They look different to the home-based versions. They look more rugged to begin with and they do not have the enameling inside. Instead, they need to be seasoned properly. The quality of seasoning is important and not to be overlooked.
They have a flat, flanged lid so that you can place hot coals or briquettes on the lid as well as underneath. Hence, why they come with three legs on the pot that allow for coals to be placed underneath.
How does dutch oven work – The Science behind cast iron Dutch ovens
The introduction of industrialization and factory production allowed cast iron to be made widely available. It was cheap to produce and the low cost of tooling meant that a wide variety of shapes could be produced.
The properties in cast iron provide a constant and even heat thus leveling out the temperature variations in your oven.
On a stove, the heat travels from the center to the edges slowly. You can minimize the hot spots by using an appropriate size burner. Larger surface areas will not get hot on a small burner. The best and most efficient way to evenly heat cast iron is to heat it in the oven slowly.
Let’s now look at the metals. In terms of heat capacity, cast iron has a higher capacity than copper. Therefore, in order to heat a pound of cast iron to a certain temperature, it takes more energy, of which more is stored in cast iron.
Cast iron is better than copper but aluminium has a higher heat capacity than cast iron therefore storing more heat. Aluminium is much less dense than cast iron so for stated volume, cast iron is still better. Cast iron pans are thicker and weigh much more than the equivalent pan in another material therefore store more energy when heated.
This combination of high heat capacity and weight of the pan means it takes much longer to heat but it retains much more heat which is a significant cooking advantage.
Cast iron is naturally non-stick, but only if it is seasoned properly. New cast iron can easily rust, hence the reason why it needs to be seasoned properly.
Many people worry about dealing with cast iron. The reality is that it is easy to handle if done correctly. Seasoning is important and it must be done properly. Modern cleaners will not damage cast iron but old-fashioned lye based cleaners will dissolve the oil polymers.
Cast iron is safer to use than many non-stick coated pans. This is because they can reach a higher temperature. At high temperatures, non-stick coated pans can become toxic at high temperatures. It is shown that cast iron pans leach iron into the food at very low levels. For most people, this is actually a benefit as it introduces iron into your diet. For a small number of people, it may be harmful therefore care needs to be taken.
How does dutch oven work – Science behind baking in dutch oven
The Dutch oven technique for baking bread requires no kneading. The gluten structure is normally attained through kneading but simply stretching and folding a couple of times is enough to trap the gas produced by the yeast.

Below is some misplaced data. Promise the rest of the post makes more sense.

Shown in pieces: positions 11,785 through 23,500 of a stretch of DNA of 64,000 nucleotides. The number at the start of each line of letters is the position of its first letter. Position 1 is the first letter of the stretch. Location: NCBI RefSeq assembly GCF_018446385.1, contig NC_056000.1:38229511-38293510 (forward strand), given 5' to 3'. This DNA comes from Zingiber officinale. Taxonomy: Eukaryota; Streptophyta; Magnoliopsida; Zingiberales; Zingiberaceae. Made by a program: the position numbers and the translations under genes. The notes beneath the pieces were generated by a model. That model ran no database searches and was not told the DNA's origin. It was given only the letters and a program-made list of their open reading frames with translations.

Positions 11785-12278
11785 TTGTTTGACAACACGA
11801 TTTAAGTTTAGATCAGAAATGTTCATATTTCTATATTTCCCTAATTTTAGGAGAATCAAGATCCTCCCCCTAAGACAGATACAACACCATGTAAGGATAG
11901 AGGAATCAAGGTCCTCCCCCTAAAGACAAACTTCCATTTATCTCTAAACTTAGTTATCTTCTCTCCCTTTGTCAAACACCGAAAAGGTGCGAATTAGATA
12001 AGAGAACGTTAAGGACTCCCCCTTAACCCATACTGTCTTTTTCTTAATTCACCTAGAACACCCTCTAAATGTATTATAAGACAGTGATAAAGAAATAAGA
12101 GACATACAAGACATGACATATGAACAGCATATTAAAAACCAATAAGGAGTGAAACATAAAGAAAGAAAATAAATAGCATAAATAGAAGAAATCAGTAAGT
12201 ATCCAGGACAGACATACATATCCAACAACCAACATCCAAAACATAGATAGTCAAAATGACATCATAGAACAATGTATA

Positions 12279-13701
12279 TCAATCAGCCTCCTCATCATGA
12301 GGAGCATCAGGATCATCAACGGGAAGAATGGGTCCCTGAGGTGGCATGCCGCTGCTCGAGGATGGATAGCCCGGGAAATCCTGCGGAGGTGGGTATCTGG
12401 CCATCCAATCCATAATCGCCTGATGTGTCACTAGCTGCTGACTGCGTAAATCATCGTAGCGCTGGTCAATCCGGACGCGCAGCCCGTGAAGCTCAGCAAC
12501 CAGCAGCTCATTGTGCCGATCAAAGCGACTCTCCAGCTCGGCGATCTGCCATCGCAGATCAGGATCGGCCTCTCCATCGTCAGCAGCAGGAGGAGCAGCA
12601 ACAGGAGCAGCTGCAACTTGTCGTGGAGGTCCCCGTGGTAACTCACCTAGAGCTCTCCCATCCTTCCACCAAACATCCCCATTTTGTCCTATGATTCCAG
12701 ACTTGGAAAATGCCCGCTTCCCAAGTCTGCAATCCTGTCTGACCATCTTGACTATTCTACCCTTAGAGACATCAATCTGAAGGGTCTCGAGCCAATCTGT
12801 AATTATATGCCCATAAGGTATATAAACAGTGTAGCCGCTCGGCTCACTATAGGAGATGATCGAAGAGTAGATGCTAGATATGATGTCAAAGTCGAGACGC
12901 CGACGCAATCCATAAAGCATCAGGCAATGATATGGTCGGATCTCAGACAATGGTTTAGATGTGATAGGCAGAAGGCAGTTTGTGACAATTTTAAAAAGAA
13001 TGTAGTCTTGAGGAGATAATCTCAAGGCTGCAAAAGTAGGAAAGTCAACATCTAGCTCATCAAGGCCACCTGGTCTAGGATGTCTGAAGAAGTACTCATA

Steam is essential when baking bread. The yeast activity becomes faster as soon as the bread enters the oven at which point a crust sets. This prevents the yeast from expending the bread.
The Dutch oven prevents this from happening by retaining the steam within the oven. The steam is trapped and surrounds the loaf allowing the yeast to work and the loaf to grow in size.
You replicate the stone hearth of professional ovens by preheating the Dutch oven. As we know, the heat remains consistent for a long time and is much more efficient than a conventional oven. In conventional ovens, pans of water are normally placed at the bottom to aid steam. This is very inefficient and the venting of modern ovens does not help.
The result is a fantastically cooked loaf of bread. With the combination of humidity and consistent heat, the internal temperature of the loaf is perfect and you get a loaf with sheen and webbing in the crust.
The absorption of the moisture by the crust at higher temperatures results in it becoming crisper and firmer. As the sugars in the surface begin to brown, a fantastic flavor is created.
What can be used in place of a dutch oven?
- Dutch Oven
- Cast iron skillet
- Rimmed Baking sheet
- Bundt pan
- Casserole dish
- Cake pans
- Broiler pan that came with your oven
- Ovens grill tray
- Slow cooker
- Paella Pan
Can you use a dutch oven on top of a stove?
Yes, they are designed to transfer easily from the stove to the oven. Always check the manufacturers recommendation as their may be limits to the heat that they can handle. Their also may be restrictions on the type of stove top, e.g. gas, induction, halogen hob.
How does Dutch oven work is the question we wanted to ask and we have attempted to answer this from a few angles. We discussed what they are, what you can cook and the science behind how they work and the results they get.
Its all very well reading about it and in some ways, it is difficult to describe. The best method is to actually start to cook using a Dutch oven.
Recipes are simple and freely available so why not give it a try.
Leave a comment and let me know how you got on.